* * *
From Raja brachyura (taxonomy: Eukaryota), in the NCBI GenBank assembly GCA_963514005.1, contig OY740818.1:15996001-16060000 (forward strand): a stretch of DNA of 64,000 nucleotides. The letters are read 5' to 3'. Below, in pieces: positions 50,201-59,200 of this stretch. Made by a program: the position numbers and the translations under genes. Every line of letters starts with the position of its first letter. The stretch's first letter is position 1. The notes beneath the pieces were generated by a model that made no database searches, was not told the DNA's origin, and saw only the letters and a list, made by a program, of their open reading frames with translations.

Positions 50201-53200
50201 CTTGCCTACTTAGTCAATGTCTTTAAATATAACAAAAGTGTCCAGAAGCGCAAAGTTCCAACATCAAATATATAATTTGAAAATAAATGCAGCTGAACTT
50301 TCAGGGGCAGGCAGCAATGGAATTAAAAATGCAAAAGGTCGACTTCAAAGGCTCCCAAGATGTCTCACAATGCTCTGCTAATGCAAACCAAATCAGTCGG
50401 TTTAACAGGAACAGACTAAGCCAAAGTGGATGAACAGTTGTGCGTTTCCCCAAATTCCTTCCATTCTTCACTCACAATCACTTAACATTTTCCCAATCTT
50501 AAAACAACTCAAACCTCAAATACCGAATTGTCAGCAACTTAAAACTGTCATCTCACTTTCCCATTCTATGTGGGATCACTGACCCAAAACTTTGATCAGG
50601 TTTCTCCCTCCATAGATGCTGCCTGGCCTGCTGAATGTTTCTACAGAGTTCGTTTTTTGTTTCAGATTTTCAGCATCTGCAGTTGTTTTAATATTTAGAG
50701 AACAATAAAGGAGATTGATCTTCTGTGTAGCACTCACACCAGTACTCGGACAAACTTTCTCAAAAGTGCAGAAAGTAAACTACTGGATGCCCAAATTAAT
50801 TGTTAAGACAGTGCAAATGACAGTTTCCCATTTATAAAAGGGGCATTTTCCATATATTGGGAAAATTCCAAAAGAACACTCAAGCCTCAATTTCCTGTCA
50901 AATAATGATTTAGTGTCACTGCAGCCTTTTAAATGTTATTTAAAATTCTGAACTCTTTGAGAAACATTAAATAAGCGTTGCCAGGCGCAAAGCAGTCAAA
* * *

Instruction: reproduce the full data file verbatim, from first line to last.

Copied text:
From Raja brachyura (taxonomy: Eukaryota), in the NCBI GenBank assembly GCA_963514005.1, contig OY740818.1:15996001-16060000 (forward strand): a stretch of DNA of 64,000 nucleotides. The letters are read 5' to 3'. Below, in pieces: positions 50,201-59,200 of this stretch. Made by a program: the position numbers and the translations under genes. Every line of letters starts with the position of its first letter. The stretch's first letter is position 1. The notes beneath the pieces were generated by a model that made no database searches, was not told the DNA's origin, and saw only the letters and a list, made by a program, of their open reading frames with translations.

Positions 50201-53200
50201 CTTGCCTACTTAGTCAATGTCTTTAAATATAACAAAAGTGTCCAGAAGCGCAAAGTTCCAACATCAAATATATAATTTGAAAATAAATGCAGCTGAACTT
50301 TCAGGGGCAGGCAGCAATGGAATTAAAAATGCAAAAGGTCGACTTCAAAGGCTCCCAAGATGTCTCACAATGCTCTGCTAATGCAAACCAAATCAGTCGG
50401 TTTAACAGGAACAGACTAAGCCAAAGTGGATGAACAGTTGTGCGTTTCCCCAAATTCCTTCCATTCTTCACTCACAATCACTTAACATTTTCCCAATCTT
50501 AAAACAACTCAAACCTCAAATACCGAATTGTCAGCAACTTAAAACTGTCATCTCACTTTCCCATTCTATGTGGGATCACTGACCCAAAACTTTGATCAGG
50601 TTTCTCCCTCCATAGATGCTGCCTGGCCTGCTGAATGTTTCTACAGAGTTCGTTTTTTGTTTCAGATTTTCAGCATCTGCAGTTGTTTTAATATTTAGAG
50701 AACAATAAAGGAGATTGATCTTCTGTGTAGCACTCACACCAGTACTCGGACAAACTTTCTCAAAAGTGCAGAAAGTAAACTACTGGATGCCCAAATTAAT
50801 TGTTAAGACAGTGCAAATGACAGTTTCCCATTTATAAAAGGGGCATTTTCCATATATTGGGAAAATTCCAAAAGAACACTCAAGCCTCAATTTCCTGTCA
50901 AATAATGATTTAGTGTCACTGCAGCCTTTTAAATGTTATTTAAAATTCTGAACTCTTTGAGAAACATTAAATAAGCGTTGCCAGGCGCAAAGCAGTCAAA